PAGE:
White Asparagus, Braised Beef, and Beer in Berlin

"Berlin is the city you in particular won't want to leave."

"Berlin was made for you."

"Berlin has all your favorite things: it's clean; everything runs on time; people are orderly; bicycling is built into the city infrastructure. Plus there are all those benefits of Germany, like a shorter work week, more time off..."

These are the things people said to me before I left. More than one person told me that when I got to Berlin, I might not come home.

We've just returned from Berlin, Kiev, and Georgia last weekend, and needless to say, my expectations for Germany were high.

All told, my time in Berlin only added up to maybe 60 hours. That's not a lot of time to experience a city fully. And on the last day, my friend who lives in Bonn said this: "I think it takes a while to really appreciate Germany. You have to be here a while before you can understand the people."

First Impressions
Berlin is a remarkable city, but I was a little surprised at its scale. The city is huge, and all the most important buildings, plazas, and -- what would you call the Champs-Élysées? a main boulevard? -- main boulevards are grand. By "grand" I don't just mean big and fancy, but they take up a lot of space, and have excessive room on all sides to make them seem more grand. This largeness is something I've always disliked about Washington D.C., too. I don't like building that think they're so important that it takes you five minutes to walk to the next one. I much prefer the density of New York. I like the tightness.

Scallops and white asparagus with green apple,
Schneeweiss, Berlin.
Berlin becomes a little more compact in its neighborhoods, moving away from the city center, but there's still plenty of room to stretch out. Streets are wide. Sidewalks have lanes. Even the Soviet-area buildings don't tend to tower more than 20 stories.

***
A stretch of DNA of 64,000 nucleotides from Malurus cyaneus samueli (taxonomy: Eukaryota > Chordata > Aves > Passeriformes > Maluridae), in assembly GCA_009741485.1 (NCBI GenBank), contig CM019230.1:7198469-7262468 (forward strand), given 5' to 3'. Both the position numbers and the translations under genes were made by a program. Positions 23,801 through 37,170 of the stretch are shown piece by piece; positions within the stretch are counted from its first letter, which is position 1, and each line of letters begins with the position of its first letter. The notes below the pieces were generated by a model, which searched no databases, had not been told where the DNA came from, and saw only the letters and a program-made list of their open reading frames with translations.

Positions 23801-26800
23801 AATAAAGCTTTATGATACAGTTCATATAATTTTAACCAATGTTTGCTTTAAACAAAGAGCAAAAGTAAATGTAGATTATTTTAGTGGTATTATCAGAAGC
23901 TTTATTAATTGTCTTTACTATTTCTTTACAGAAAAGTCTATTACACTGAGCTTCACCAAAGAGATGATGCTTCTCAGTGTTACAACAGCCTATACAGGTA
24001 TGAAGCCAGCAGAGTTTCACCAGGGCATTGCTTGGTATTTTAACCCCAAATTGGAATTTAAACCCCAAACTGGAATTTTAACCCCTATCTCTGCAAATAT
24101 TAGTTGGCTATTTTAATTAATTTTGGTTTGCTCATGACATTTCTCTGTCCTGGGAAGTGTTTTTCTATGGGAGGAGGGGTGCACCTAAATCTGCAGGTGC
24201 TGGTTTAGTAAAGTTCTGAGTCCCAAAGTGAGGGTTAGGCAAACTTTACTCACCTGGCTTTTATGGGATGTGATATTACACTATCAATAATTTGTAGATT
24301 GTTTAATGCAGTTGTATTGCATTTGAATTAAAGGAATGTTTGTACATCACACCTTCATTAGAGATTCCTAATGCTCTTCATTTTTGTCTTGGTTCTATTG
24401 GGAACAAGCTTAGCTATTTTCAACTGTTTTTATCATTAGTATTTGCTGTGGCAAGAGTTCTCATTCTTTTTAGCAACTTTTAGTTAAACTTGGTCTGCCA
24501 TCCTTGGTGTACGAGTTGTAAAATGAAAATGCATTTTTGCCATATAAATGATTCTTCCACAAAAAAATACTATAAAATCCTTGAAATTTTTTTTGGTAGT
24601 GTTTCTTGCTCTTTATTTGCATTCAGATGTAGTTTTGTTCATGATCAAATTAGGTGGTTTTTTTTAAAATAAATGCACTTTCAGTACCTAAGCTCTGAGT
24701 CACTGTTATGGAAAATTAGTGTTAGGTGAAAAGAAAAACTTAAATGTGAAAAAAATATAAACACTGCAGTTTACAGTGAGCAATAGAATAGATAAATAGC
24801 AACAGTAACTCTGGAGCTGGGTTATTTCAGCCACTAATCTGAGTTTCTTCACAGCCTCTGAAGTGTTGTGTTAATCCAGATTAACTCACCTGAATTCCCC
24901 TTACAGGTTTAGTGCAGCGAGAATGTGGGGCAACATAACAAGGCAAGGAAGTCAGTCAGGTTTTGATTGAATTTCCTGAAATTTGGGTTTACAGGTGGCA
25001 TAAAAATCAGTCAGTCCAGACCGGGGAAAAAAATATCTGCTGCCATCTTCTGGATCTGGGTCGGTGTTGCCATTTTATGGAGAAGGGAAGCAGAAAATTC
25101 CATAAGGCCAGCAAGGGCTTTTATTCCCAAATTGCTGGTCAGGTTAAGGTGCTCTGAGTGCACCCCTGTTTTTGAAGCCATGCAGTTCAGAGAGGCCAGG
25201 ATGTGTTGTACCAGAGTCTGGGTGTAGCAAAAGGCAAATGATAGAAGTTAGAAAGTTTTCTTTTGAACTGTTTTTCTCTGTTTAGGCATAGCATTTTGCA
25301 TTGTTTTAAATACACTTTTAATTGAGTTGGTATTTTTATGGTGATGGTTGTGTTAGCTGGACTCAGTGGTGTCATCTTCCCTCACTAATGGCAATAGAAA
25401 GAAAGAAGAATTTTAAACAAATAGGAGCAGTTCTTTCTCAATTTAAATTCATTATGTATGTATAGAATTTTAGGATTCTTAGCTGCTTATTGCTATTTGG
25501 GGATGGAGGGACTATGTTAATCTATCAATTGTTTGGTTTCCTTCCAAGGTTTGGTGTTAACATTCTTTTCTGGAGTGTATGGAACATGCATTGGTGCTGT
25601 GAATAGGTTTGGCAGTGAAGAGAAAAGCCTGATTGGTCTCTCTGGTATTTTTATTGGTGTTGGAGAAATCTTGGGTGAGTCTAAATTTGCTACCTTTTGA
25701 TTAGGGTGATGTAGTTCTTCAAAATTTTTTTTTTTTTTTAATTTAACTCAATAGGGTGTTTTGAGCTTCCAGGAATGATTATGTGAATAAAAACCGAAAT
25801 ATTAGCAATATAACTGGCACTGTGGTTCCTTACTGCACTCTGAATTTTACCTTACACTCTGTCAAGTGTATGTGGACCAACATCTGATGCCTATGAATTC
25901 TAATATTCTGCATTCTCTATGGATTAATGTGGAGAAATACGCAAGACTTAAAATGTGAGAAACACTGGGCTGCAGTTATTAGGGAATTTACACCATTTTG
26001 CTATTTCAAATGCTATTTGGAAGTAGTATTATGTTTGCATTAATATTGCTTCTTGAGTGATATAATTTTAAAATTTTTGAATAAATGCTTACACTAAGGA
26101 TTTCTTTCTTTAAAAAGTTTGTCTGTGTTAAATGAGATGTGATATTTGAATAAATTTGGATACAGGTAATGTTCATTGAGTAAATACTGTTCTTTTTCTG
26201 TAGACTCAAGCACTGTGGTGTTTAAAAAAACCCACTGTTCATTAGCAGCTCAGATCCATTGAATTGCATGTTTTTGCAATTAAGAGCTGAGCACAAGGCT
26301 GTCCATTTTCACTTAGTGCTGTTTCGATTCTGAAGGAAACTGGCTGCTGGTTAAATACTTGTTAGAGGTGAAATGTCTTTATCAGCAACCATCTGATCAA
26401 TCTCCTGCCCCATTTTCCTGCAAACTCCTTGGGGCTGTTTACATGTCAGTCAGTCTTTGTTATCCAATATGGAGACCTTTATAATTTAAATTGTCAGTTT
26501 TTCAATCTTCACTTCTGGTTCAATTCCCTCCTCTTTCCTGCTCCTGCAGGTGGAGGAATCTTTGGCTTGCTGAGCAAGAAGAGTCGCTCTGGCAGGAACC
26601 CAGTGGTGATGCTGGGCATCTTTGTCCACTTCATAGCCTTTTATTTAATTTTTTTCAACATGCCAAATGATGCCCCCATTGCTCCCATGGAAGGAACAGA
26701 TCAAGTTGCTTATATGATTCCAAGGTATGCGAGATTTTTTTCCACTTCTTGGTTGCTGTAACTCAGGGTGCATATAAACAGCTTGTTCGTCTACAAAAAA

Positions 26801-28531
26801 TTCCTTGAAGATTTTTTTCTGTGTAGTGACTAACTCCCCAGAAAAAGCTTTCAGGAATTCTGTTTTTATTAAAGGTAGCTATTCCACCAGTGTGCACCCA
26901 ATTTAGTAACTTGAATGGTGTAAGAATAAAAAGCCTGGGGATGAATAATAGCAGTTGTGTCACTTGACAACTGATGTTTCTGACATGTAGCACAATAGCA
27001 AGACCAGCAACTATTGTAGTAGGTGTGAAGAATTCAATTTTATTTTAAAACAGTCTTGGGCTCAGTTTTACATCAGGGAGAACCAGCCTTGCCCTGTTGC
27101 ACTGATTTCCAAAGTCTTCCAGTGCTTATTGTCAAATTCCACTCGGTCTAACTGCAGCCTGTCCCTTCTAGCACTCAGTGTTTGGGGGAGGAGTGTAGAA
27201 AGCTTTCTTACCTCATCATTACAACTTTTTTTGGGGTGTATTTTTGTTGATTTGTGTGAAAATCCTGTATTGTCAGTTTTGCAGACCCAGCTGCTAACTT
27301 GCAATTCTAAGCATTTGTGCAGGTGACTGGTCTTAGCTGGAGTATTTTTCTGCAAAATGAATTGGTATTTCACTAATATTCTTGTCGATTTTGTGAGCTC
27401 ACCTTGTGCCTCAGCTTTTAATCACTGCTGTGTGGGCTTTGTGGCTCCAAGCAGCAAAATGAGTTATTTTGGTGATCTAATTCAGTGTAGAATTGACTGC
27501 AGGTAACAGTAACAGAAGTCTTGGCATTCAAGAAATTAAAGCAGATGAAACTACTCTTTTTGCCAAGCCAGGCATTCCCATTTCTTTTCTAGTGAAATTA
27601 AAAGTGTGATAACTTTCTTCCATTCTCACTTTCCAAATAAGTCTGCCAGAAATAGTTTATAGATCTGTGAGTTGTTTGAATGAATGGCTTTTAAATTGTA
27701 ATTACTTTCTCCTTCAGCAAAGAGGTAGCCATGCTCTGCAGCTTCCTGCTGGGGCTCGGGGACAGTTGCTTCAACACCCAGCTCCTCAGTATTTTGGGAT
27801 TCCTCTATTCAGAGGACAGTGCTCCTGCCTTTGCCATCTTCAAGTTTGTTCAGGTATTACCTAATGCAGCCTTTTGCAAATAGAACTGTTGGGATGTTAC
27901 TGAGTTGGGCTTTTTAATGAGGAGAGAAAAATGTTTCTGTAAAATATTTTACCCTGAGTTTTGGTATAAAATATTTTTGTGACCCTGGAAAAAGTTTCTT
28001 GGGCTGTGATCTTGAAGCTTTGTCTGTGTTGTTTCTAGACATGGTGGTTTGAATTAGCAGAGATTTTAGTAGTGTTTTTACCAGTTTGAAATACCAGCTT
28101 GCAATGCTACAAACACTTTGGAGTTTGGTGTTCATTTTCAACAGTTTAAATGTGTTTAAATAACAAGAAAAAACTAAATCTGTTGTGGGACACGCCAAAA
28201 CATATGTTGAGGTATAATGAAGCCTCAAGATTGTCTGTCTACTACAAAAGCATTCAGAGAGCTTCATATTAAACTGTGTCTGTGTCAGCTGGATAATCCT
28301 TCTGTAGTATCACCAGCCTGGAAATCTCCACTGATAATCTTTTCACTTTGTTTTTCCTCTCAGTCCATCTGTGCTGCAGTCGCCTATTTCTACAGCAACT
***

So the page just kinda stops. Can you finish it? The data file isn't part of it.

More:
The food was pretty much what I expected, and I have no complaints. Sausages and currywurst are freely available any time of day (especially during the Eurocup games, which were on while we were there). This white asparagus, a different breed that what's grown in the U.S., is Berlin's springtime pride and appeared on every menu. It's only available for about eight weeks each year. Boiling is the typical cooking convention, and you can tell from presentation that the tips are prized. From what I've read, the stalks are quite tough and have to be shaved down to be edible at all.
Braised beef with polenta and cabbage at Scheneeweiss, Berlin.

Pork, veal, beef, and potatoes were also easy to come by and hard to avoid. And for breakfast, I couldn't get enough German muesli with fresh fruit.

Apple strudel at Schneeweiss, Berlin.
A favorite meal: Long before the trip, we reserved a table at trendy Schneeweiss on the eastern side of the city. We started with scallops served with the famed white asparagus, the tips of which stood at phallic attention. A variety of greens and herbs filled the plate, spotted green apple that had been shaped with a tiny mellon baller, and splotches of lemon curd-like dressing. My main was braised beef, served with a slice of polenta that had the texture of Asian fried bean curd (shown). Dessert? Apple strudel with vanilla cream, of course.

Beer selections were not what I expected. I assumed that we Americans were late-comers to the appreciation of microbreweries and that we'd see a lot of small-scale German beers that I have never heard of before. Quite the contrary. At large beer gardens, upscale restaurants, cafés, local dives, and street vendors, the same options appeared over and over again. Weinstephaner, Franziskaner, Radeberger.

I mentioned this observation to Boyfriend, who believes that smaller breweries do exist, but they don't export much to other areas of Germany. Locals drink what's made in their city. I don't know if that's true, but nevertheless, I did not expect to be so familiar with my beer options in Berlin.